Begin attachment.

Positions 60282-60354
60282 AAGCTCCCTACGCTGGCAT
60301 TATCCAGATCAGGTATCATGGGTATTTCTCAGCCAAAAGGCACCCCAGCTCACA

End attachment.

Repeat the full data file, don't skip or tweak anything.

Positions 60282-60354
60282 AAGCTCCCTACGCTGGCAT
60301 TATCCAGATCAGGTATCATGGGTATTTCTCAGCCAAAAGGCACCCCAGCTCACA